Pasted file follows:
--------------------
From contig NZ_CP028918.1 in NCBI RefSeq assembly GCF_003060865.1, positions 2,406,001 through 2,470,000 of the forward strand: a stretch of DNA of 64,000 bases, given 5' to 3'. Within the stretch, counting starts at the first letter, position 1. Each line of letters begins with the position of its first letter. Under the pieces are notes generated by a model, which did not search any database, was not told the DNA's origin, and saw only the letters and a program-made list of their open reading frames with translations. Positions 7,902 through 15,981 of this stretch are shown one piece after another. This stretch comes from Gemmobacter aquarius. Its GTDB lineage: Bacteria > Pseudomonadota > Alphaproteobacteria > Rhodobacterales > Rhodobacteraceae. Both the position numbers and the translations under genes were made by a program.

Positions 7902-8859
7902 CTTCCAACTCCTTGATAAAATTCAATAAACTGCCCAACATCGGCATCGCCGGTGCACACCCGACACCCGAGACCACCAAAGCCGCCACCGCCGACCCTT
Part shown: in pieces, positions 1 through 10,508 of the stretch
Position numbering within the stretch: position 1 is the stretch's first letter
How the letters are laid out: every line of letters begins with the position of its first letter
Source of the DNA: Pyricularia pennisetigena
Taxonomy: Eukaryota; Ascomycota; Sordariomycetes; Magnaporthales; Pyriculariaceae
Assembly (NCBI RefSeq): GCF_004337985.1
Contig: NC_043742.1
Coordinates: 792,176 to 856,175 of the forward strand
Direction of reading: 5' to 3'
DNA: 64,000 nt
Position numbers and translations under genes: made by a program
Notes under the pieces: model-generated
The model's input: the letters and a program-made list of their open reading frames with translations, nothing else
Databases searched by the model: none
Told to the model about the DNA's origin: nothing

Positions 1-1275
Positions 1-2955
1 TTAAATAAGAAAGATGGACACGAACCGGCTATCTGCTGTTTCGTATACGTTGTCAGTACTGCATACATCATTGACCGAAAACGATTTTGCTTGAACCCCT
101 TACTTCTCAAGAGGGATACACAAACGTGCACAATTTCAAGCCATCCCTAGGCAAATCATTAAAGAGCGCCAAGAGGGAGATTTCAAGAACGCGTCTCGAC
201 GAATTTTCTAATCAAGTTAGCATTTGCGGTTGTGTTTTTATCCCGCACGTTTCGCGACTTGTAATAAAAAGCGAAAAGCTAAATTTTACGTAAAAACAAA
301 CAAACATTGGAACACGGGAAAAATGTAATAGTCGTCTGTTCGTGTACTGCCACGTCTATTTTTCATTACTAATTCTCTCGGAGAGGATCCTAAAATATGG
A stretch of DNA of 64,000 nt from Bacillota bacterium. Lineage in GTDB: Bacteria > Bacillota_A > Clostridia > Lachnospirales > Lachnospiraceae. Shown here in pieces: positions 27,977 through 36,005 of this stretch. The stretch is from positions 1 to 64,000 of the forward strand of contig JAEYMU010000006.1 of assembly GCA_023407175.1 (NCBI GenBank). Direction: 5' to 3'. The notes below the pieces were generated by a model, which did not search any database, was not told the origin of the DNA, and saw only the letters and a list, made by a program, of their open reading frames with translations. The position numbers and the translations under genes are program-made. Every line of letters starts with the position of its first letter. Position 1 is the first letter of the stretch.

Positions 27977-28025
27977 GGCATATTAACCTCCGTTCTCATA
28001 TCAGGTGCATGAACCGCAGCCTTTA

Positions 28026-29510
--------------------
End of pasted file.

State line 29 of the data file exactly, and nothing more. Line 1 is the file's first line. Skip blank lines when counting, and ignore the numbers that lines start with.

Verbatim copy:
Positions 28026-29510